ZIMBABWE needs to embrace the video assistant referee (VAR) system if local football is to be at par with the rest of the world, top Zimbabwean and African referees instructor Felix Tangawarima has said.
Tangawarima, together with referees fitness trainer Mark Mzengo of Malawi, are presently in the country conducting a FIFA Member Association elite referees and match commissioners’ course.
The record eight-time Zimbabwe Referee of the Year, who handles the technical aspects of training, will also hold another course for “young talent” from November 13 to 17.
“VAR is here to stay. Why am I saying so? It is because it has now been incorporated into the laws of the game,” said Tangawarima, who is also the COSAFA referees’ manager.
“As Zimbabwe, we have to embrace the new technology.
“The consequences of us not taking up this challenge is that, for example, at the Africa Cup of Nations next year, we are going to start from the group stage with VAR, and what does that mean to your referees? It means, if you do not have referees who are trained as VAR, they are not going to the Africa Cup of Nations.
“So, what we have done as a zone, as COSAFA, is, we have actually spearheaded the training of our referees so that they are compliant with the requirements of VAR, and we started with a once-off activity in Zambia.”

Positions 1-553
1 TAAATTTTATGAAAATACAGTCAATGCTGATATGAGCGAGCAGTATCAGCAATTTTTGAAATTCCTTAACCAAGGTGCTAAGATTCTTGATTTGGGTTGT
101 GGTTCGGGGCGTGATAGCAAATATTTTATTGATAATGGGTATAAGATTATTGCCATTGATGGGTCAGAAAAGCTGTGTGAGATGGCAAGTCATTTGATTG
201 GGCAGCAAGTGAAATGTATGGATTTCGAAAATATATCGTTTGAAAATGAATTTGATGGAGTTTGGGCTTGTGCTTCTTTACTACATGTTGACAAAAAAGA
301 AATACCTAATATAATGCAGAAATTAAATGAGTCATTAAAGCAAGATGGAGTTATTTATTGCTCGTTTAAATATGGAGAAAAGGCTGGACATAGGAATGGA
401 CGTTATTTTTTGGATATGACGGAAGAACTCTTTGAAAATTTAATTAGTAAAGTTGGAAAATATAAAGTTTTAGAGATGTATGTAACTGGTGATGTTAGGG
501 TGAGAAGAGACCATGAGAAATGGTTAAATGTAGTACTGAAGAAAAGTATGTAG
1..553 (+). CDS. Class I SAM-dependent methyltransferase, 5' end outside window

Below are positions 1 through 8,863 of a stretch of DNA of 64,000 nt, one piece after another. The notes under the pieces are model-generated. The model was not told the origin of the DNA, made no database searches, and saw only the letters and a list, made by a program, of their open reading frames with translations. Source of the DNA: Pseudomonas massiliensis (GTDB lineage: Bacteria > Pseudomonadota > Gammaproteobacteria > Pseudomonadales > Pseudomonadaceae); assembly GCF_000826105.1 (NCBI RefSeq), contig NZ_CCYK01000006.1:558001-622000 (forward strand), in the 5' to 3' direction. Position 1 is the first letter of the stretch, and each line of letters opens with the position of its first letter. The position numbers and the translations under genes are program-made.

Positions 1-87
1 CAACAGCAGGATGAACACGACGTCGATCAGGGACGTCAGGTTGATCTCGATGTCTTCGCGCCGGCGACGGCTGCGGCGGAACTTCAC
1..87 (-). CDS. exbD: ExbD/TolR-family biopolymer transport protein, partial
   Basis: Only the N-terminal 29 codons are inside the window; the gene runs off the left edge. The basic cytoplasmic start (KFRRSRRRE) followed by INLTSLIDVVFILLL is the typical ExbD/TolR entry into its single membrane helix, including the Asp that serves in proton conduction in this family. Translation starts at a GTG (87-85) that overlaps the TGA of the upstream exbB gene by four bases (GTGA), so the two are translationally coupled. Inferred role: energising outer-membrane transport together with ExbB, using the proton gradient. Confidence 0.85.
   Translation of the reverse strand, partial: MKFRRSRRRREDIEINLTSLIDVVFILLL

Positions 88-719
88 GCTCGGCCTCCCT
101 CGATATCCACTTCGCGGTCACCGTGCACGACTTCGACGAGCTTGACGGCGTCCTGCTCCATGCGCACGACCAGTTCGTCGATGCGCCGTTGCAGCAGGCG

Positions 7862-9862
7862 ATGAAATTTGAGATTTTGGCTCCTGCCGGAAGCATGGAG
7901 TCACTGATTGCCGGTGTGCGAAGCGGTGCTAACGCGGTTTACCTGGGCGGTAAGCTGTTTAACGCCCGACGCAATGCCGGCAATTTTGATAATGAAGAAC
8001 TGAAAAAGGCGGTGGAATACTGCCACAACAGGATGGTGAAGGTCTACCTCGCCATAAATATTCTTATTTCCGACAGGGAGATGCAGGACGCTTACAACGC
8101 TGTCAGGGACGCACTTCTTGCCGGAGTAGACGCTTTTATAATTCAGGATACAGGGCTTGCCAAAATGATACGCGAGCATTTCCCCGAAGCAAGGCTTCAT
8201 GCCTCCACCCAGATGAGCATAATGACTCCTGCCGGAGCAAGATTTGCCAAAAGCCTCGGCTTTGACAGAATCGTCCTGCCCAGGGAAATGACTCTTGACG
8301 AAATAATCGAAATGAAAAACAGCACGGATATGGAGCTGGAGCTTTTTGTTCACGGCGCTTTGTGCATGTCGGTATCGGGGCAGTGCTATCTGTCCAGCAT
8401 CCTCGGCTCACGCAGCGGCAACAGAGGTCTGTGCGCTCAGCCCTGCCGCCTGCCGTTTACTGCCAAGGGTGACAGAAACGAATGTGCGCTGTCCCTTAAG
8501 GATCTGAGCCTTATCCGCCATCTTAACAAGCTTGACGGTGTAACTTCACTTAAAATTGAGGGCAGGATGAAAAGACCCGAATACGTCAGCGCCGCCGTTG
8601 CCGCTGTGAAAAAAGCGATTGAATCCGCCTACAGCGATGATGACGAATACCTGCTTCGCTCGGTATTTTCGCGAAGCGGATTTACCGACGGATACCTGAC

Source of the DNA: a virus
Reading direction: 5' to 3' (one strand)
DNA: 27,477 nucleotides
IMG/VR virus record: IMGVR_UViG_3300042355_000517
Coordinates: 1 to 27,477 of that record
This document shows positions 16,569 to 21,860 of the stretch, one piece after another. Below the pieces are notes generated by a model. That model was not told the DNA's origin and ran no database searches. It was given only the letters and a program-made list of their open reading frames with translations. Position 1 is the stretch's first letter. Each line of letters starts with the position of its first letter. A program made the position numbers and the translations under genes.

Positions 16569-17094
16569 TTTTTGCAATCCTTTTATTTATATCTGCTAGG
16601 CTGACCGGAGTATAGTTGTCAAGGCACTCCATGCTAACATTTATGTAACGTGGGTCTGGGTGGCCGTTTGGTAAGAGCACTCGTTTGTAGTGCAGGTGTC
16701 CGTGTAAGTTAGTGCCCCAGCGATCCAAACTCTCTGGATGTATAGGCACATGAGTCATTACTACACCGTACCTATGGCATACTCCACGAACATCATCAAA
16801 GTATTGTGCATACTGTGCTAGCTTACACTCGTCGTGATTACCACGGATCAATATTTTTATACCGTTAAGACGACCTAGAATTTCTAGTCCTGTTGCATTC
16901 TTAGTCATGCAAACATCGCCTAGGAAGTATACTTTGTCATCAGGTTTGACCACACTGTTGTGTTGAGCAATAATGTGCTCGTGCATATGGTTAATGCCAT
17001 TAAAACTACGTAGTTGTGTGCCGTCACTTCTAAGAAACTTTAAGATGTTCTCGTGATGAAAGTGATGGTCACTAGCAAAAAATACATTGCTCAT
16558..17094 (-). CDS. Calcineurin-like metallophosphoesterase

VAR has been used at continental tournaments such as the Africa Cup of Nations, CAF Champions League, Confederation Cup and, lately, at the recently held COSAFA Women’s Championship in South Africa.
Last month, FIFA head of development programmes for Africa Solomon Mudege hinted that the world soccer governing body would conduct VAR training for local referees, in conjunction with CAF, from next year.
MAN ON A MISSION . . . Felix Tangawarima (in red shirt) poses for a picture with local elite referees and match assessors while in the company of the Normalisation Committee leadership — Lincoln Mutasa (in dark suit) and Rosemary Mugadza at ZIFA Village. — Picture: ZIFA media
Tangawarima reiterated that “there is no going back on the use of VAR”.
“I am extremely excited to be back home and to try and develop my own referees.
“When I look at what I have done for the entire continent, I think my referees are lagging behind and we are here trying to help them,” he said.
“What really pains me most is that when I go around Africa, most of the top referees I see there are my products but you don’t see my Zimbabwean referees.
“But unfortunately, in terms of the FIFA policy, we cannot intervene on the training; we can only wait to be called in like what they (ZIFA) have done now.”
He also urged the new generation of referees to show more commitment to their job and shun corruption.
“A person of integrity is someone who can never betray moral principles in order to preserve their own interests or those of another party,” he said.
“Referees must not change who they are in order to please those who want certain results.
“A referee is the last guardian of honesty in a football match.”
He also took time to give referees and match assessors tips on some of the tricks that match fixers use in trying to lure them.